New, Free, and Interactive Tool Described
NCLC has just released a free interactive online tool, Corporate Bankruptcy 101 for Consumer Litigators, that aids consumer attorneys representing clients when a business files for bankruptcy. Too often defendants faced with serious individual or class liability exposure file bankruptcy—be they schools, car dealers, creditors, landlords, or other businesses. Even when not being sued, a business’s bankruptcy can adversely affect thousands of a business’s customers—lost deposits, promised services not performed, disruption of a residential lease, confused records, and the like.
An important is example is bankruptcies by predatory schools, such as ITT, Corinthian Colleges, and EDMC, that may compromise the rights of thousands of borrowers to challenge the school’s practices, collect evidence for administrative federal student relief, or raise FTC Holder Rule defenses on private student loans. See NCLC’s Student Loan Law Chapter 13. Similarly, when finance companies and mortgage servicers file bankruptcy, this can complicate the rights of hundreds of thousands of homeowners to raise claims and defenses on their mortgage loan. See NCLC’s Consumer Bankruptcy Law and Practice § 18.9.3a. There may also be increased landlord bankruptcies due to the COVID-19 pandemic, complicating the rights of tenants. See NCLC’s Consumer Bankruptcy Law and Practice § 18.8.
Corporate Bankruptcy 101 for Consumer Litigators is a detailed flow chart explaining for consumer attorneys the steps they can take in a business bankruptcy to vindicate the rights of individual consumers or a class of consumers—rights to recover court awards, recovery for paid services not performed, remedies to address business misconduct, and even changing a reorganized business’s practices. Consumer litigants must also understand the impact of the automatic stay on any consumer litigation against a business, which could even lead to sanctions against the consumer attorney.
Corporate Bankruptcy 101 for Consumer Litigators guides the consumer attorney step-by-step through the corporation’s bankruptcy process, explaining when and what actions the consumer must take to obtain a recovery. Separate flow charts are provided for chapter 7 and chapter 11 business bankruptcies, and each flow chart is accompanied by a glossary of key bankruptcy terms. The tool also includes sample pleadings.
The flow charts detail what a consumer attorney needs to know about:
- • The automatic stay and its impact on consumer litigation;
- • Undoing a business’s fraudulent asset transfers to avoid creditors;
- • Suing a business in bankruptcy court;
- • The simple process for consumers to submit claims for payment out of the bankrupt’s assets;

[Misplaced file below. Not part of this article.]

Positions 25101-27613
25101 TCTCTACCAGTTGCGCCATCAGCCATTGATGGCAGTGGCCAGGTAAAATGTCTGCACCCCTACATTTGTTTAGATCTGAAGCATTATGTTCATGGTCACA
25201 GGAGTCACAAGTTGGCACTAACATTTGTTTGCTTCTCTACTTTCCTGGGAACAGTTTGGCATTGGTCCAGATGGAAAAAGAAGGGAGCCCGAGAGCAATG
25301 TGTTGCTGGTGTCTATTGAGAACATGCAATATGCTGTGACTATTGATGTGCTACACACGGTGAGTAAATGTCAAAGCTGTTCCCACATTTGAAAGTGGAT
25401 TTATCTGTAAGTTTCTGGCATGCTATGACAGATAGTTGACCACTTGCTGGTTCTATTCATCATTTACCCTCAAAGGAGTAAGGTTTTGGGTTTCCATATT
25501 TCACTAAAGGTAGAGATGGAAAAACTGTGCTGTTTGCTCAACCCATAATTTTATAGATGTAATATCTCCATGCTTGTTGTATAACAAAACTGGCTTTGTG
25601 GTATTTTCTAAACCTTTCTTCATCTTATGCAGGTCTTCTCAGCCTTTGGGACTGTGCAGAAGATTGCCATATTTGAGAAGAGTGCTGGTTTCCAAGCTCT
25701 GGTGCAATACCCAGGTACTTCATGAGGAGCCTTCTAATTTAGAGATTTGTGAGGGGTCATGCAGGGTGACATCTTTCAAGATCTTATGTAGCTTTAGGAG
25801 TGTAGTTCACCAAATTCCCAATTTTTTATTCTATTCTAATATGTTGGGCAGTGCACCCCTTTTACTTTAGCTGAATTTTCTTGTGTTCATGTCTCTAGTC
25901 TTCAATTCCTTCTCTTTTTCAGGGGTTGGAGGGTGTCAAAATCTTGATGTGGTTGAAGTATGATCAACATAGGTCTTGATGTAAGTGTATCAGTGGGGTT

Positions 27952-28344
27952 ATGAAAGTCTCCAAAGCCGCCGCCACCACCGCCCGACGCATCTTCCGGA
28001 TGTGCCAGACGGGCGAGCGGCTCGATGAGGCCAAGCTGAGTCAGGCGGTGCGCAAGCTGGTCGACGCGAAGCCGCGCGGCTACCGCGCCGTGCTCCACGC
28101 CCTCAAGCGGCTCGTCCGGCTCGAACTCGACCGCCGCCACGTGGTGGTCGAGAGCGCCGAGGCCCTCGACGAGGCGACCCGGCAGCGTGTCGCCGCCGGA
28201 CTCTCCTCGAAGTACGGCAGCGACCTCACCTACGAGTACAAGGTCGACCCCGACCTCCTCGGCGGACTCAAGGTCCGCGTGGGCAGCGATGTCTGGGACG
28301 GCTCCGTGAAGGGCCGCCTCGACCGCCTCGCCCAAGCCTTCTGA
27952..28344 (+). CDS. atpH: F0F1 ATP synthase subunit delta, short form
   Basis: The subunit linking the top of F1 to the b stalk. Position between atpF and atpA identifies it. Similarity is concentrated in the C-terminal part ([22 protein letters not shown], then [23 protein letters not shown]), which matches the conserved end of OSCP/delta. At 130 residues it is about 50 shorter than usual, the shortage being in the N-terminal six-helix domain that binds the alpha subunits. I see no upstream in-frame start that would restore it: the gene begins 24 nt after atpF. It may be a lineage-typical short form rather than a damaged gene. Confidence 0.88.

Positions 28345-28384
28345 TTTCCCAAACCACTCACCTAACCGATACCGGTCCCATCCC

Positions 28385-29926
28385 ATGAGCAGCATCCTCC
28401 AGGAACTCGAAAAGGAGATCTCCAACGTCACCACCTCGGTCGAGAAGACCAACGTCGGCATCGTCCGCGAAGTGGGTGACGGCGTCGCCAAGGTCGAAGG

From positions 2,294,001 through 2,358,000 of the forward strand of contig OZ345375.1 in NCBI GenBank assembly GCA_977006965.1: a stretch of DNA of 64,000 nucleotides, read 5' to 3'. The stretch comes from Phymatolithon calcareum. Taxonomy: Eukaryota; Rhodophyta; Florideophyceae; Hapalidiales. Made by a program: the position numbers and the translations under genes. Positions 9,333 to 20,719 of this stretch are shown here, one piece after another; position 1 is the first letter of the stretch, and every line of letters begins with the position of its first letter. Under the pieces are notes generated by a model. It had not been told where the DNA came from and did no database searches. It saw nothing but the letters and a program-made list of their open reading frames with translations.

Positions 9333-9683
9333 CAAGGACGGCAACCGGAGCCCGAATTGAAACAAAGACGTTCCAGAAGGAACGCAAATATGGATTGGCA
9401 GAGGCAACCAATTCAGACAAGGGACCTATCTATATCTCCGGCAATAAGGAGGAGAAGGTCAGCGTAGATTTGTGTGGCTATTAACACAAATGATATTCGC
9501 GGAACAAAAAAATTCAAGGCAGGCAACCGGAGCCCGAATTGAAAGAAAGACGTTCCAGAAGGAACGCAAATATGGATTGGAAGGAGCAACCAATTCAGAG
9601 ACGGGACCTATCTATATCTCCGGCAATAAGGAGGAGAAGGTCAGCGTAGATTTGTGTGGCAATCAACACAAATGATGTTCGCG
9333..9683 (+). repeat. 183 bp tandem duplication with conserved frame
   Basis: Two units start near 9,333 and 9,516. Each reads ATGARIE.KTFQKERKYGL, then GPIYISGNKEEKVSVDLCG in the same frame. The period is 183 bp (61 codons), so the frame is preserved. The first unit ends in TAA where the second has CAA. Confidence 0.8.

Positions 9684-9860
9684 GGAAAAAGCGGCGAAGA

- • In a chapter 11 business bankruptcy, creating special consumer committees or victims’ committees;
- • In chapter 11 bankruptcies, creating a litigation trust (with sample pleadings) to preserve interests of consumers to engage in litigation against the business;
- • How consumer litigants can use the bankruptcy process to review detailed business information that might otherwise be impossible to obtain;
- • How consumers can participate in the chapter 11 bankruptcy to change a business’s practices;
- • When and whether the consumer will recover in the business bankruptcy.
For Even More Detail
For more detail on these subjects and for a full discussion of consumer rights when a business files a chapter 7 or chapter 11 bankruptcy, see NCLC’s Consumer Bankruptcy Law and Practice Chapter 18. This recently revised, 78-page chapter with extensive citations comprehensively covers:
- • Preparing for the business bankruptcy, § 18.2.1;
- • Putting the business into involuntary bankruptcy, § 18.2.2;
- • The automatic stay and consumer litigants obtaining relief from the stay, § 18.3;
- • Individual and class consumer proofs of claim, § 18.4;
- • Strategies to increase consumer recoveries, including the consumer priority, claiming business assets are in trust for consumers, post-petition claims as administrative expenses, arguing debts are non-dischargeable, and equitable subordination, § 18.5;
- • The consumer proceeding in the business bankruptcy in forma pauperis to waive various bankruptcy fees, § 18.6;
- • A complete guide to consumer and employee rights in a business’s chapter 11 bankruptcy, § 18.7;
- • Representing tenants when a landlord files for bankruptcy, § 18.8;
- • Representing consumers when lenders file for bankruptcy, § 18.9;
- • Preservation of consumer claims and defenses when consumer’s obligation is transferred to another, § 18.9.3a;
- • Representing consumers when a health care provider files for bankruptcy, § 18.10;
- • Protecting consumer privacy rights when a business files for bankruptcy, § 18.10.
NCLC’s Consumer Bankruptcy Law and Practice Appendix G contains nine key sample pleadings where a consumer is a creditor in a business bankruptcy (although several focus on rights of tenants, these pleadings can be adapted for other types of business bankruptcies):
- • Motion for Relief from Stay by Tenant to Raise Counterclaims to Eviction;
- • In Forma Pauperis Motion, Certification, and Memorandum;
- • Complaint to Determine Dischargeability of Tenant’s Claims Against Landlord;
- • Motion for Appointment of Committee of Tenants;
- • Expedited Motion for Appointment of Committee of Consumer Creditors;
- • Statement of Attorney Pursuant to Rule 2019;
- • Objection to Chapter 11 Disclosure Statement;
- • Objection to Confirmation of Chapter 11 Plan;
- • Complaint Seeking Subordination of Secured Creditor’s Claims.